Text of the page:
Here’s a must-read piece in today’s Education Week on the current court battle about New Jersey’s school funding formula. Since 1981 when Abbott v Burke was first filed, we’ve struggled with how to equitably divvy up school funds. When local municipalities are responsible for most school costs through property taxes, poorer towns get short shrift. The Abbott decisions created a two-tier system: 31 districts were declared “Abbott districts” because high poverty rates rendered adequate funding impossible, and the justices ruled that the state would funnel enough money into those districts to raise them to the level of New Jersey’s wealthiest school districts.
Right now 20% of kids in New Jersey live in Abbott districts and those kids get more than 50% of the State’s pot.
The State DOE is arguing that the courts should set aside the Abbott decisions in favor of the “new funding formula” because more and more poor kids are living in non-Abbott districts. According to the EdWeek article,
“Under the old system, if you lived in one of [the Abbott] communities, whether you were rich or poor, you got those resources,” Commissioner of Education Lucille E. Davy said in an interview last week. “If you were poor and lived somewhere else, you didn’t. This tries to bring more-equitable resource distribution to all children regardless of where they live.”
It’s true that our demographics are changing. A report from Rutgers on strategic planning discusses our growing diversity:
New Jersey’s demographic profile is one of the most diverse in the country. New Jersey Department of Labor population projections through 2005 indicate significant growth in minority representation, both in general and among the traditional college-age population. Overall, the state’s white population is projected to grow by 1%, New Jersey’s African-American population is projected to increase by 15%, and other minority populations (Asians and Pacific Islanders; and American Indians, Eskimos, and Aleuts) by 134%. By 2005, nonwhites are projected to constitute 23% of New Jersey’s total population, and 27% of the 15-24 year olds.4 The Latino population is also expected to increase, as is New Jersey’s immigrant population. It is anticipated that Rutgers’ future student body will be increasingly diverse, reflective of the composition of the state as a whole.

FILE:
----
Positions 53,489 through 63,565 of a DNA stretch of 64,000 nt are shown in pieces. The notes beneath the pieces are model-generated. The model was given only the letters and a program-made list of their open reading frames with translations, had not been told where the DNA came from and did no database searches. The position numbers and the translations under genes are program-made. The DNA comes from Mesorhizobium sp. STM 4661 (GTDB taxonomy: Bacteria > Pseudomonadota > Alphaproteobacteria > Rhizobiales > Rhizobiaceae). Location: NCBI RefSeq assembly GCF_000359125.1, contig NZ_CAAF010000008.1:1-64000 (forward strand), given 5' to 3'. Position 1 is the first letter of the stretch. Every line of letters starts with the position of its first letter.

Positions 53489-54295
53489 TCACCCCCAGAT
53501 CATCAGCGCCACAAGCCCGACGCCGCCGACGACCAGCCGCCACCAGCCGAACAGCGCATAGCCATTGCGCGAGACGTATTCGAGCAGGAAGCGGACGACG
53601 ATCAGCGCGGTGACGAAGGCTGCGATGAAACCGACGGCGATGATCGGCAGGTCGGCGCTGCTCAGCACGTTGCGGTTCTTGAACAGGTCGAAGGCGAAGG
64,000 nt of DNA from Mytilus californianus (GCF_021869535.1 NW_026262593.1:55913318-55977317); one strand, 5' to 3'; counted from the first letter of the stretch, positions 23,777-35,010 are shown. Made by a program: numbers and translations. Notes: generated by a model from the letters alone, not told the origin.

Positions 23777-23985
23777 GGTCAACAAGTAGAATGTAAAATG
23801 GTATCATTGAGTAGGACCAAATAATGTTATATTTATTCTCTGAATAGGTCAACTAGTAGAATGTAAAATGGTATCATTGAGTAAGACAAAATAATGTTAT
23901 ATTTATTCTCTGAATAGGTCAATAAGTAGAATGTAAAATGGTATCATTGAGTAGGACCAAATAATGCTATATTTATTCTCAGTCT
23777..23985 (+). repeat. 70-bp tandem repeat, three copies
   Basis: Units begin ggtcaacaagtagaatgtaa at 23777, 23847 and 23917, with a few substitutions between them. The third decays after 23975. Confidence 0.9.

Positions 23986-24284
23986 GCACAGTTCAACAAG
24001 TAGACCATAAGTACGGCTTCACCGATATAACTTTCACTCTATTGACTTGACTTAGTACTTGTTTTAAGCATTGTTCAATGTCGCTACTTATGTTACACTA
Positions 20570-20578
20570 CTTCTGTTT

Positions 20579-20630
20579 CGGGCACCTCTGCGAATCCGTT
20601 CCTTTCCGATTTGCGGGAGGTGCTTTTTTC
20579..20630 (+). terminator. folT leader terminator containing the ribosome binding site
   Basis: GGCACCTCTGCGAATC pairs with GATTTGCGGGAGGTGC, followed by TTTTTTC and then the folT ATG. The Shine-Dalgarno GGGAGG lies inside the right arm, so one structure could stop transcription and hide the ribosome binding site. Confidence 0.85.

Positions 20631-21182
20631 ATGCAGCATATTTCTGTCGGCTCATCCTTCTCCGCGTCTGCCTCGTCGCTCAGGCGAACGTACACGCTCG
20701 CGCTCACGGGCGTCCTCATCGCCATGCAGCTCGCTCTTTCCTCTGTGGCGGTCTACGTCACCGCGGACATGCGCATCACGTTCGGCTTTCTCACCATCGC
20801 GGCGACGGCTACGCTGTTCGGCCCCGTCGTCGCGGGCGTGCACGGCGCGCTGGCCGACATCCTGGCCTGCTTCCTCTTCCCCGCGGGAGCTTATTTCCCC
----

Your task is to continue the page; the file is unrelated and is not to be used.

There’s a mantra that’s chanted by many converts at local and state educational meetings: “The money should follow the child.” In other words, the allotment of state aid should not be dependent on location, but on the residence of the individual child. There are poor kids in Princeton and Moorestown, so goes the argument, and, one would suppose, rich kids in Newark and Camden. Let the State be responsible for creating a weighted formula that adjusts funding per child based on socio-economic strata, special needs, ESL, etc.
It makes sense (though David Sciarra, the lead attorney for the Abbott kids is violently opposed to the idea). If a child needs extra services in order to receive a “thorough and efficient” education, then affix the services to the child, regardless of their home address (ohmmmm). But here’s the catch: is there any evidence anywhere to support the theory that the NJ DOE is capable of administering such a complex system?
Families move all the time — especially impoverished ones. Can you imagine the DOE accurately and promptly readjusting allocations so that the money really does “follow the child?” Right now districts are still waiting on the DOE for test scores from last Spring. Forgive my skepticism.